Butch Cassidy and the Sundance Kid (1969)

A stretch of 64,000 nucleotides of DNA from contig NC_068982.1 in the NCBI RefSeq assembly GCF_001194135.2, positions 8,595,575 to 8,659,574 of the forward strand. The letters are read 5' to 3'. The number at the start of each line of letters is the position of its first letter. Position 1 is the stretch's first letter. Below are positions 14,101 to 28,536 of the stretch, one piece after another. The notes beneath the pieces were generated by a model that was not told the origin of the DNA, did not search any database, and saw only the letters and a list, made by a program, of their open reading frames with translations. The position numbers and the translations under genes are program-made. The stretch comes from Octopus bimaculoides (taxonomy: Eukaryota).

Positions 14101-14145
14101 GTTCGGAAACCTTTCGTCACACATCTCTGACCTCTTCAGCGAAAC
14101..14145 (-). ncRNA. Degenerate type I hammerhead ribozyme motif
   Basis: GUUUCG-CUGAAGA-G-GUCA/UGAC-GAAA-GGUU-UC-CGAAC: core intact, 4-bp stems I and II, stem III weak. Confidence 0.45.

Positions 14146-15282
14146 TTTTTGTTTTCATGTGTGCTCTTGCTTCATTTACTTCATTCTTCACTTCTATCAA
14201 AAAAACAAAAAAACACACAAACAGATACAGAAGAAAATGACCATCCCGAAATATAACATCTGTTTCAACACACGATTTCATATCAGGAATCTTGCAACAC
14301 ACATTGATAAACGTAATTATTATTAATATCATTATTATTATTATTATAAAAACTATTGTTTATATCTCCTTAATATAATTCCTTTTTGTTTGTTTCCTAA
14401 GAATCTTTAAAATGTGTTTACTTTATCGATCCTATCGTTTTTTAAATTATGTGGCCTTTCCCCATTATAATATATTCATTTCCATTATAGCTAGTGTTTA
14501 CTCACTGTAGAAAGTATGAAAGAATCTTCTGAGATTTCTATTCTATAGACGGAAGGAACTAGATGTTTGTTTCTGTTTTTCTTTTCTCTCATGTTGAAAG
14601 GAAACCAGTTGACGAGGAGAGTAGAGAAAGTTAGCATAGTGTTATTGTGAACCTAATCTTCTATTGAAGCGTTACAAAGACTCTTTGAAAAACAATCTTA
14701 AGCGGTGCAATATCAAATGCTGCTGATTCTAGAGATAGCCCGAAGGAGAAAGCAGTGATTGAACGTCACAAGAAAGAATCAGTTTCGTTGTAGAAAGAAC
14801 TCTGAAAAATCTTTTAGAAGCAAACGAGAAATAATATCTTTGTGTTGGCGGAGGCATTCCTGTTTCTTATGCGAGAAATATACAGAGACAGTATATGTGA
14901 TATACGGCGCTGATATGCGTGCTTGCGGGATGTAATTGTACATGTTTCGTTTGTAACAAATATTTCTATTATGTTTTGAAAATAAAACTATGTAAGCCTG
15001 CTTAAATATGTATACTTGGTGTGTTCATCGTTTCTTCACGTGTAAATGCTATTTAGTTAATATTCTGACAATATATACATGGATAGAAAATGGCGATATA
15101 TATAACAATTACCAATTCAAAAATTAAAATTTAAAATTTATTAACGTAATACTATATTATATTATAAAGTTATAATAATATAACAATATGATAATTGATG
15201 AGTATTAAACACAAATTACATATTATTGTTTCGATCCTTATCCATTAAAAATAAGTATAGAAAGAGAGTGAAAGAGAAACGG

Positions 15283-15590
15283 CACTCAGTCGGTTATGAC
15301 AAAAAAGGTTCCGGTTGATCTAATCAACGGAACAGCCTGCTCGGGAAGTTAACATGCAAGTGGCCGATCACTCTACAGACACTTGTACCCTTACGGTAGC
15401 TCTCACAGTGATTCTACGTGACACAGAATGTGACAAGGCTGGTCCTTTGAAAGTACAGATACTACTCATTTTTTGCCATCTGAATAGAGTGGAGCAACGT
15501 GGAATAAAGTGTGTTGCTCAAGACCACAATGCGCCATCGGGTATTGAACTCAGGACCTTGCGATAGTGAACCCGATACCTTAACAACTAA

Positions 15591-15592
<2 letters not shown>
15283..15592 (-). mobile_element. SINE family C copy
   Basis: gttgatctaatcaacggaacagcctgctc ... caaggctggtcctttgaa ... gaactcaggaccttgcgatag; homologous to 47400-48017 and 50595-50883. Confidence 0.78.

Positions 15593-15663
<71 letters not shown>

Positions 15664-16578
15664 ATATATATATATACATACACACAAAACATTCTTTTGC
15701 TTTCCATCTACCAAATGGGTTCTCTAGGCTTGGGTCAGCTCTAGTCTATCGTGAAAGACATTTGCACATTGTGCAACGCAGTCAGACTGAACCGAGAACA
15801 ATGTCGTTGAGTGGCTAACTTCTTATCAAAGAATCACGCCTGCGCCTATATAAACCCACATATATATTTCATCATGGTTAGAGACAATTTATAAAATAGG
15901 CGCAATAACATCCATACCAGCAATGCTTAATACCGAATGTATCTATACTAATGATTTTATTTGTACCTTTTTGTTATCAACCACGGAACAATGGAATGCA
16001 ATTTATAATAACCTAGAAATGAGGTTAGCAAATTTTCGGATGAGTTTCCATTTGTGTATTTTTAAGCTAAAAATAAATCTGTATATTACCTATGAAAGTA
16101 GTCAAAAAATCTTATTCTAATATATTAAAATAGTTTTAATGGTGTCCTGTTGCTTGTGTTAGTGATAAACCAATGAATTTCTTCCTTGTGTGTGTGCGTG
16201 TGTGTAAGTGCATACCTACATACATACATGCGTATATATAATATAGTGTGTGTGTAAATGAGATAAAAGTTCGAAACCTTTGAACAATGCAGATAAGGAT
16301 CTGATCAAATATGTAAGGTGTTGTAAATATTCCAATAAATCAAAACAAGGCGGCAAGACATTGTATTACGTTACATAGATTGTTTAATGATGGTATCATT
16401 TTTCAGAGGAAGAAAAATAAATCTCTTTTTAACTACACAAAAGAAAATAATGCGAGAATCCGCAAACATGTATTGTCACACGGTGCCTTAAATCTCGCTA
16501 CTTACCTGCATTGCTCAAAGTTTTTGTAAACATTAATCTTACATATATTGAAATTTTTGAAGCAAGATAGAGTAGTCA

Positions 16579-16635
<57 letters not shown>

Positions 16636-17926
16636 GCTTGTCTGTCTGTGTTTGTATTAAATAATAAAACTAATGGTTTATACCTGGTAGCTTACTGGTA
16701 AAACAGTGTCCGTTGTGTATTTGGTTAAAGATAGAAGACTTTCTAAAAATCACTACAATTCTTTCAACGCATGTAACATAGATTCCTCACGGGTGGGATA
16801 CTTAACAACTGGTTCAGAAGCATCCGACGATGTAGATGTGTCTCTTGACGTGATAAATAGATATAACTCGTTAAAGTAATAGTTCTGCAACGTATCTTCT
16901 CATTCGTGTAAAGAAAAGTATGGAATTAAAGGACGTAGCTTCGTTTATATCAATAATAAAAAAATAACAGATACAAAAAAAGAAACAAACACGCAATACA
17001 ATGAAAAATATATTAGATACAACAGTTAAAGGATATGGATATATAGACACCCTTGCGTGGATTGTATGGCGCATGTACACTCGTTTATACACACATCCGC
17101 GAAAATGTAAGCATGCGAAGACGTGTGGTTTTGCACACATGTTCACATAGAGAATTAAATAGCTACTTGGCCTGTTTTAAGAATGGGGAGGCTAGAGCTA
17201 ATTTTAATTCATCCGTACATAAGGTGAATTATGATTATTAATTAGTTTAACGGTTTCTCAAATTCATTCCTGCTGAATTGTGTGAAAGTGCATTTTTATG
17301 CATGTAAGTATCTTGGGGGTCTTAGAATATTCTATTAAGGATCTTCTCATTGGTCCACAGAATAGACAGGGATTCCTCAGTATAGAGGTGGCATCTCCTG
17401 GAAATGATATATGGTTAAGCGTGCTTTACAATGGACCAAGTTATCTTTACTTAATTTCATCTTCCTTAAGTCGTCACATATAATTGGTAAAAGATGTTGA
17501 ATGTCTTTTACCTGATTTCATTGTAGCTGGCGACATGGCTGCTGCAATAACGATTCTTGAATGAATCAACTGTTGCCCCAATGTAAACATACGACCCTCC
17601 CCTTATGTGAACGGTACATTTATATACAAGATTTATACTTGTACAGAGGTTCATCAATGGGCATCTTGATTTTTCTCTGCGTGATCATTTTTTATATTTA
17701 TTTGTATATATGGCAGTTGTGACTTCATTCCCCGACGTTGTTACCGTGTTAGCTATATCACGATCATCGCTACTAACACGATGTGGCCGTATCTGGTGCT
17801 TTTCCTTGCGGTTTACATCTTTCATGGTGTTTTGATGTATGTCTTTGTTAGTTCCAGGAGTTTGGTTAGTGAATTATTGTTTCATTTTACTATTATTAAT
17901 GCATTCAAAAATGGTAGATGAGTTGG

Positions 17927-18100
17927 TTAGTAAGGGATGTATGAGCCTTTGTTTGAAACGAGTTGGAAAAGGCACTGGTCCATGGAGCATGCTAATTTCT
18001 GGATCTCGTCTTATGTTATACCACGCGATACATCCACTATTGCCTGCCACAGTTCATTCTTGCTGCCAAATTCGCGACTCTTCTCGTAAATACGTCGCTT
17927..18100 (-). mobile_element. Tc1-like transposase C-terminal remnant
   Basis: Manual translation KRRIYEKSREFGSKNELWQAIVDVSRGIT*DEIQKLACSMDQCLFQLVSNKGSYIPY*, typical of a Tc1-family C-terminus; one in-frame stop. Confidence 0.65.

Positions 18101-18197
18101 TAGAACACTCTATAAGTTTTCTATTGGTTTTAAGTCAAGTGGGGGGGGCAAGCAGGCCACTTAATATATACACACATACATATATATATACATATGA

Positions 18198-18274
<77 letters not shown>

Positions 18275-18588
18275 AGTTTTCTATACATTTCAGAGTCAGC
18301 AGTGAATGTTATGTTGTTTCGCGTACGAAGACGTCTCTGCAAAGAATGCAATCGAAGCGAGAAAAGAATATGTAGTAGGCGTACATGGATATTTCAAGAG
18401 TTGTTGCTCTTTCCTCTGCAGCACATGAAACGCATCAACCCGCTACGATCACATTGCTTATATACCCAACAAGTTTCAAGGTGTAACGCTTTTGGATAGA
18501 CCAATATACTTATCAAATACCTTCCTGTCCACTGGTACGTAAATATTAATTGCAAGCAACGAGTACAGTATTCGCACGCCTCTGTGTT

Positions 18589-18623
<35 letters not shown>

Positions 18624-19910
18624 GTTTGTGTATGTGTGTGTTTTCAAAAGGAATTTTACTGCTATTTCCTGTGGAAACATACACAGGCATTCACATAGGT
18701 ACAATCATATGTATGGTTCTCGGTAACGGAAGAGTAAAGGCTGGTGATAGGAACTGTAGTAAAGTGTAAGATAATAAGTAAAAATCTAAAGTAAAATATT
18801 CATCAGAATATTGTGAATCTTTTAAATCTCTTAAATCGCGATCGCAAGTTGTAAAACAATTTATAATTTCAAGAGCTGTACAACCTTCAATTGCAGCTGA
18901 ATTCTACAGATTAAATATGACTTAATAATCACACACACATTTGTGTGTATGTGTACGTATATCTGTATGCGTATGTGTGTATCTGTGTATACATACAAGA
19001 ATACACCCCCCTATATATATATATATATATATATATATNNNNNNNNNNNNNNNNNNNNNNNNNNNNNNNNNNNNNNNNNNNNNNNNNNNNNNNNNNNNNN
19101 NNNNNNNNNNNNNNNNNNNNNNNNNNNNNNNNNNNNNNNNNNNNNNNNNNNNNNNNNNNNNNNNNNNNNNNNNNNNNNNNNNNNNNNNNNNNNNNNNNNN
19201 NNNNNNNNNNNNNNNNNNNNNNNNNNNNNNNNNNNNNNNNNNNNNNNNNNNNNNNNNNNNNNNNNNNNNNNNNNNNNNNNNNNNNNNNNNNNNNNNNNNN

(On Cable TV, October 2017) One of the peculiar pleasures of re-watching older movies is that you get to experience the same mystifying questions as previous generations of moviegoers. In Butch Cassidy and the Sundance Kid, that means watching the “Raindrops Keep Fallin’ on My Head” montage and smiling while wondering what such an atonal sequence is doing in a western movie. Reviewers have been asking that question for nearly fifty years, so I feel in good company. Not that this is the only question left unanswered by this film, which seems dead-set on not doing things the conventional way. While the buddy chemistry between Paul Newman and Robert Redford is next-level fantastic, everything else seems made to defy convention. Our charming but quixotic characters are out of time, too late for western heroics and too early for gangster drama. They flee rather than fight, but find themselves caught by fate several minutes later. There’s comedy overlaying a heavy drama (and one of the most famous tragic endings in movie history, overlaid with comic markers). But it works, largely because screenwriter William Goldman knows what he’s doing, and because of the great actors taking on the lines. The comic moments work—the “enough dynamite” sequence is still very funny. The result has survived the year reasonably well, largely because few studios would be willing to take that many chances with a big-name film these days.

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